The Profile Dossier: Nicholas Sparks, the Master of Tragic Love Stories
“By definition, all love stories have to end in tragedy."
“The best love is the kind that awakens the soul and makes us reach for more, that plants a fire in our hearts and brings peace to our minds. And that's what you've given me. That’s what I'd hoped to give to you forever.” — The Notebook
Nicholas Sparks describes his genre of novels as “tragic love stories.” And as the author of The Notebook, A Walk to Remember, Dear John, and A Message in a Bottle, he has done just that. It’s nearly impossible to get through one of his books without shedding a tear.
“I try to create modern-day versions of the Greek Tragedies,” he says. “Sophocles and Euripides wrote their plays with the intention that the audience experiences the full range of human emotion, including both love and tragedy. More than that, they wanted to genuinely evoke these emotions without being manipulative. To read those plays is to ‘experience all the emotions of life.’”
Sparks was 28 years old when he wrote The Notebook in six weeks, a novel about a young couple who falls in love in the 1940s and spend the rest of their lives making their way back to each other. When Sparks published the book in 1996, it hit The New York Times bestseller list in its first week and stayed there for more than a year, selling more than 105 million copies worldwide. In 2004, it was adapted into a hit film starring Ryan Gosling and Rachel McAdams.
“I thought The Notebook had a chance to be very successful, even before writing the first sentence,” Sparks says. “The story struck me as truly memorable, and I knew the structure would work. And yet, I wasn't sure I would be able to pull off the actual writing of the novel. It's one thing to have a great story, but it's an entirely different thing to commit the proper words to paper.”
Up until The Notebook, Sparks had worked a number of odd jobs, none of which panned out. He tried out real estate appraisal, home restoration, food service, and pharmaceutical sales. But deep in his heart, he was a writer.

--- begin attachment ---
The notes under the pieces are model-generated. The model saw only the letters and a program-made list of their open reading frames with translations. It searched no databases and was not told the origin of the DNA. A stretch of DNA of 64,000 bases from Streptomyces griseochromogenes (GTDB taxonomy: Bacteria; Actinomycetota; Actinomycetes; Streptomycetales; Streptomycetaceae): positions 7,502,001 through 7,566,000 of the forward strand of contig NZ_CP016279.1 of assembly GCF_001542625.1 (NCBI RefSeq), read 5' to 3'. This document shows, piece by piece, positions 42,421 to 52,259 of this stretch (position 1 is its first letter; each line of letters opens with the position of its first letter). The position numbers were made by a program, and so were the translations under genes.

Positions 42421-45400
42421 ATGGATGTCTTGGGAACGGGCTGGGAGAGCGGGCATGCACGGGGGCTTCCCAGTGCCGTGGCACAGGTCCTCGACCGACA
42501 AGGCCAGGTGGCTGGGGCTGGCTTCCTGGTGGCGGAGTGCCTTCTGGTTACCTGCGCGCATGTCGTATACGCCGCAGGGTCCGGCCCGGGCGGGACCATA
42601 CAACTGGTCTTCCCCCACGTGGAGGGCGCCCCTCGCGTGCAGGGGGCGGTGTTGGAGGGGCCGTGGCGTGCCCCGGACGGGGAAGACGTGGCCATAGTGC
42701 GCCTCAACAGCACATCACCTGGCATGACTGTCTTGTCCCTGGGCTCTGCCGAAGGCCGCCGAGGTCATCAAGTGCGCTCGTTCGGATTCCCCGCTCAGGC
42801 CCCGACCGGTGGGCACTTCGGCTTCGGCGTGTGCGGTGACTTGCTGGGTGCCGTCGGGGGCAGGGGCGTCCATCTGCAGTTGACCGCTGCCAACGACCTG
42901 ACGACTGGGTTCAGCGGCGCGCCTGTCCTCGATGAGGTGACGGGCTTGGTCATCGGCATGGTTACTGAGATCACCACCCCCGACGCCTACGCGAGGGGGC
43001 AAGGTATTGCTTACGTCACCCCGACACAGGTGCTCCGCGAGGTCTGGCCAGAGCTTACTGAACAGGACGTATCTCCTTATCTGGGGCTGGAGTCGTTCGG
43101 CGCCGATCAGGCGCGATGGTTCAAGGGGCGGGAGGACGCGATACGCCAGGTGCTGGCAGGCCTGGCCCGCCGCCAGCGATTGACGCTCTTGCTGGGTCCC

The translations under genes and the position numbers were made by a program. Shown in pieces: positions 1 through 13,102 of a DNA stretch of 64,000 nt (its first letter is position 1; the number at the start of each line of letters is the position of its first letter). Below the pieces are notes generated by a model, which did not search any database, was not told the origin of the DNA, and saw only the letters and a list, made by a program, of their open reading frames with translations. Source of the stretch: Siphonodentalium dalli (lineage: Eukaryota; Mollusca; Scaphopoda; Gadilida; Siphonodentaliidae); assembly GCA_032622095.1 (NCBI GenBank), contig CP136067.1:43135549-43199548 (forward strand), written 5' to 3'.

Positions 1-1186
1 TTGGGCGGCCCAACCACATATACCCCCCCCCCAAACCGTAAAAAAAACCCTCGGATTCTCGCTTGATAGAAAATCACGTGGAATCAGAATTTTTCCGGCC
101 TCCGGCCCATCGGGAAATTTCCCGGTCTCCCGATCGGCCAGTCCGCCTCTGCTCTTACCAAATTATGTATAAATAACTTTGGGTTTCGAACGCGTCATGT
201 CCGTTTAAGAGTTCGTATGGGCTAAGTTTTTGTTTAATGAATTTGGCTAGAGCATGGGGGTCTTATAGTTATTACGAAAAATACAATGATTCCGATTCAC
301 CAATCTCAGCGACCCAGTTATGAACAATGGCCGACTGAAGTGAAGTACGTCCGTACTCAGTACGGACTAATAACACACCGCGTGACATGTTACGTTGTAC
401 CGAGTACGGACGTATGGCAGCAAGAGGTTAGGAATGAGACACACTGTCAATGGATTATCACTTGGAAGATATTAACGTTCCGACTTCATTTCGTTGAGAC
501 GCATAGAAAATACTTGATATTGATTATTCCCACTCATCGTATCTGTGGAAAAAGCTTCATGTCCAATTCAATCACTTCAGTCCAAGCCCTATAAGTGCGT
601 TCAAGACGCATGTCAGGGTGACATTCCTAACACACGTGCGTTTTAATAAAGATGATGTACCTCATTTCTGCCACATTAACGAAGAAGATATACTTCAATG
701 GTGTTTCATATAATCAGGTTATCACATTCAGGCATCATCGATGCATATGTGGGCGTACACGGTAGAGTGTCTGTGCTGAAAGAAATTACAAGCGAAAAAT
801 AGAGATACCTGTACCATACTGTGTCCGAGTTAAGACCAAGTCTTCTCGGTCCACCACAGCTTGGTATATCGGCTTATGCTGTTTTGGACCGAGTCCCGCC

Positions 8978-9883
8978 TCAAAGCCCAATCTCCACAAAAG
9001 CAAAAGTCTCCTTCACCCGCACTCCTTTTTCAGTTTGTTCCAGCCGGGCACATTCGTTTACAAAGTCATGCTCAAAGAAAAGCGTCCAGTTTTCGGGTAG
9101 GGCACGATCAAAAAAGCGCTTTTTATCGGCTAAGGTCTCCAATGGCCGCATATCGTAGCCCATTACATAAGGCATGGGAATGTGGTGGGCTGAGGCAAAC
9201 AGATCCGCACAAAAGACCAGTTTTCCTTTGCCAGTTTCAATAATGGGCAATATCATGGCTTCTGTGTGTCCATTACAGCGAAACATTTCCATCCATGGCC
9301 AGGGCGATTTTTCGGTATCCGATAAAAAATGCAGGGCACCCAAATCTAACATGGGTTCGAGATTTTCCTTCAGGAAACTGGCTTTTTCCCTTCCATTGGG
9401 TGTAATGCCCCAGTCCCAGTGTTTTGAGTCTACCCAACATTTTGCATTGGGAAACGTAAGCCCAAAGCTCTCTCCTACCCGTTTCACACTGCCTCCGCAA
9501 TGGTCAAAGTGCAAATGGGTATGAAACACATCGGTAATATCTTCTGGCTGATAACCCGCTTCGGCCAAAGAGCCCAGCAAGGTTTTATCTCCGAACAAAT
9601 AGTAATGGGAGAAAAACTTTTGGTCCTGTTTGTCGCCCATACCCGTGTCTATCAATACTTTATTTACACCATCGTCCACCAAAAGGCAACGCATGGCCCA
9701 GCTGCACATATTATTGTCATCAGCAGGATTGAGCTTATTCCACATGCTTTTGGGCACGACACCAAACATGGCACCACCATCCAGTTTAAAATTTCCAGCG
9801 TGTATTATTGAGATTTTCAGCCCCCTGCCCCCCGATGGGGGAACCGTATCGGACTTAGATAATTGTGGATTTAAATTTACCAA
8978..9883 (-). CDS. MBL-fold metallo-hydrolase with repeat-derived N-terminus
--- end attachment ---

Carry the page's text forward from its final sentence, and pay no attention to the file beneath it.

“I knew that I didn’t want to be a pharmaceutical rep for the rest of my life,” he said. “So, I had an epiphany. I said, ‘Okay, I’m going to give writing another shot,’ and you know, I came up with the story for The Notebook.”
You’ll notice many patterns in a signature Nicholas Sparks novel, one of which is that many of his stories feature a medical element. Sparks says art often reflects reality. In the course of his life, he has spent an inordinate amount of time in hospitals.
When he was 23, his mom was in a fatal horseback riding accident. His sister had a brain tumor and died in the hospital. His father died in a car crash. His wife had a miscarriage early in their marriage. His second son Ryan was diagnosed as severely autistic.
“I think for most people, this is part and parcel of life,” he says. “At the same time, it’s often moments like those that make you question things. And so to me it just reflects the truth.”
After Sparks decides on a story, his process is relatively straightforward. He writes 2,000 words a day, three to four days per week, usually between the hours of 10 a.m. and 3:30 p.m. “Sometimes, writing may take three hours, sometimes seven or eight hours. At this pace, I finish a novel in four to five months,” he says.
Here’s what we can learn from Sparks about evoking genuine emotion, generating original story ideas, and becoming a professional writer.
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